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The small country assumption means that the country’s imports are a very small share of the world market—so small that even a complete elimination of imports would have an imperceptible effect on world demand for the product and thus would not affect the world price. Thus when a quota is implemented by a small country, there is no effect on the world price.
To depict the price effects of a quota, we use an export supply/import demand diagram shown in Figure 7.26 "Depicting a Quota Equilibrium: Small Country Case". The export supply curve is drawn as a horizontal line since the exporting country is willing to supply as much as the importer demands at the world price. The small importing country takes the world price as exogenous since it can have no effect on it.
Figure 7.26 Depicting a Quota Equilibrium: Small Country Case
When the quota is placed on imports, it restricts supply to the domestic market since fewer imports are allowed in. The reduced supply raises the domestic price. The world price is unaffected by the quota and remains at the free trade level. In the final equilibrium, two conditions must hold—the same two conditions as in the case of a large country, namely,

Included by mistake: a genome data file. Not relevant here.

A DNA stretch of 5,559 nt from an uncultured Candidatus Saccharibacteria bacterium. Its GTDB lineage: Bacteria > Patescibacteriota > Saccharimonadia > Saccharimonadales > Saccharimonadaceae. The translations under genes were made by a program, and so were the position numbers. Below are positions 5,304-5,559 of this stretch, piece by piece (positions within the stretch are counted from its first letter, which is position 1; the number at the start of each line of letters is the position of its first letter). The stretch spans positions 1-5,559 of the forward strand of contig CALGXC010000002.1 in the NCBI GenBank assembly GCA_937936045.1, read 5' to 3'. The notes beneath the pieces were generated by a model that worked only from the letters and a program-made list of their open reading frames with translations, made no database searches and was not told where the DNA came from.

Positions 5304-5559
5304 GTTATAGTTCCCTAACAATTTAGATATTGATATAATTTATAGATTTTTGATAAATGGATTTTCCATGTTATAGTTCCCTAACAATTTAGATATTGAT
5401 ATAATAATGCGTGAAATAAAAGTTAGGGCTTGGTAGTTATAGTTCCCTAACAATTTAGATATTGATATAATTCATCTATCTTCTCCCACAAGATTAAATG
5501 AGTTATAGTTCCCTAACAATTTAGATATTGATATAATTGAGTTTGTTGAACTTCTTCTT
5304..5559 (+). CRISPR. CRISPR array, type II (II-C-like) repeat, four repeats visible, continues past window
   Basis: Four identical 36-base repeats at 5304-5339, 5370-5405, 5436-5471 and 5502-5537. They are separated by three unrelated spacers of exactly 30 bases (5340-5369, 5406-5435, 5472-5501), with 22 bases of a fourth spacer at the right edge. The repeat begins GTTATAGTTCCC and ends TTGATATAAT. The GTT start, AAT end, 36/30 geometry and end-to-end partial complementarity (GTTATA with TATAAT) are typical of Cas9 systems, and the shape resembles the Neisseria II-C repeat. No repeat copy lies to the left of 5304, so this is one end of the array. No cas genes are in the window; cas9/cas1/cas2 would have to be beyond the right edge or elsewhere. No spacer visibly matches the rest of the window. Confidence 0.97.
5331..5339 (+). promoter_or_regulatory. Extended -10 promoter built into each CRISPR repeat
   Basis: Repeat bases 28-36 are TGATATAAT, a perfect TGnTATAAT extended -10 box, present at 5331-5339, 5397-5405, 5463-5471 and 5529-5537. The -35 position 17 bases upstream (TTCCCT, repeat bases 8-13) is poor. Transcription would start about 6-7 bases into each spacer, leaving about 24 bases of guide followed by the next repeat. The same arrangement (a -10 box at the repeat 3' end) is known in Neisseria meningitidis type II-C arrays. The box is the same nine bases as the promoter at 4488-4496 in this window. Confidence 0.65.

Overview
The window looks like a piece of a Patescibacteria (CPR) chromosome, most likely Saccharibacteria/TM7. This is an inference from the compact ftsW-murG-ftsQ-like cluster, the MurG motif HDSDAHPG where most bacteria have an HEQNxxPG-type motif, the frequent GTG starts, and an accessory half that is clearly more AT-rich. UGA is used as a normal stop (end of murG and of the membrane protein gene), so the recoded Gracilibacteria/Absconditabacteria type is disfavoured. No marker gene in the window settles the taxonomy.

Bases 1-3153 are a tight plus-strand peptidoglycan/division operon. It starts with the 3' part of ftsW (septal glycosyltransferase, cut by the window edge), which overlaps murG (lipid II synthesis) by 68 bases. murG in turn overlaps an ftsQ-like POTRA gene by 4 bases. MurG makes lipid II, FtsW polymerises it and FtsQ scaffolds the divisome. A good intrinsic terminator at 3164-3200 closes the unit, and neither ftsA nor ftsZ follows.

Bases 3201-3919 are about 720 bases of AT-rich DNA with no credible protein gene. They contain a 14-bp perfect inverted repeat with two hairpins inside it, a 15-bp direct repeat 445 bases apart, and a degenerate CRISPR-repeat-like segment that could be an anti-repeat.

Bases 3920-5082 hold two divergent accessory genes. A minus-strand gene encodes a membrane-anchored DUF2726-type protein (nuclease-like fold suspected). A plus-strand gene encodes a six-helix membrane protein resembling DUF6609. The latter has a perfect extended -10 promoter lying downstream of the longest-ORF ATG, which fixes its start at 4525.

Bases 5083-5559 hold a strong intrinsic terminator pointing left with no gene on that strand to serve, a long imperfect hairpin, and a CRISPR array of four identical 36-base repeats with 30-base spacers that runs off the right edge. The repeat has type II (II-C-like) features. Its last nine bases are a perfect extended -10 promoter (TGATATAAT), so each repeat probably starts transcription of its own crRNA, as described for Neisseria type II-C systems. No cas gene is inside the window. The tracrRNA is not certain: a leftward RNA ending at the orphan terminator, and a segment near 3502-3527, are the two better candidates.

This implies that, in the case of a small country, the price of the import good in the importing country must rise to the level at which the import demand is equal to the quota level. Export supply merely falls to the lower level now demanded.
Jeopardy Questions. As in the popular television game show, you are given an answer to a question and you must respond with the question. For example, if the answer is “a tax on imports,” then the correct question is “What is a tariff?”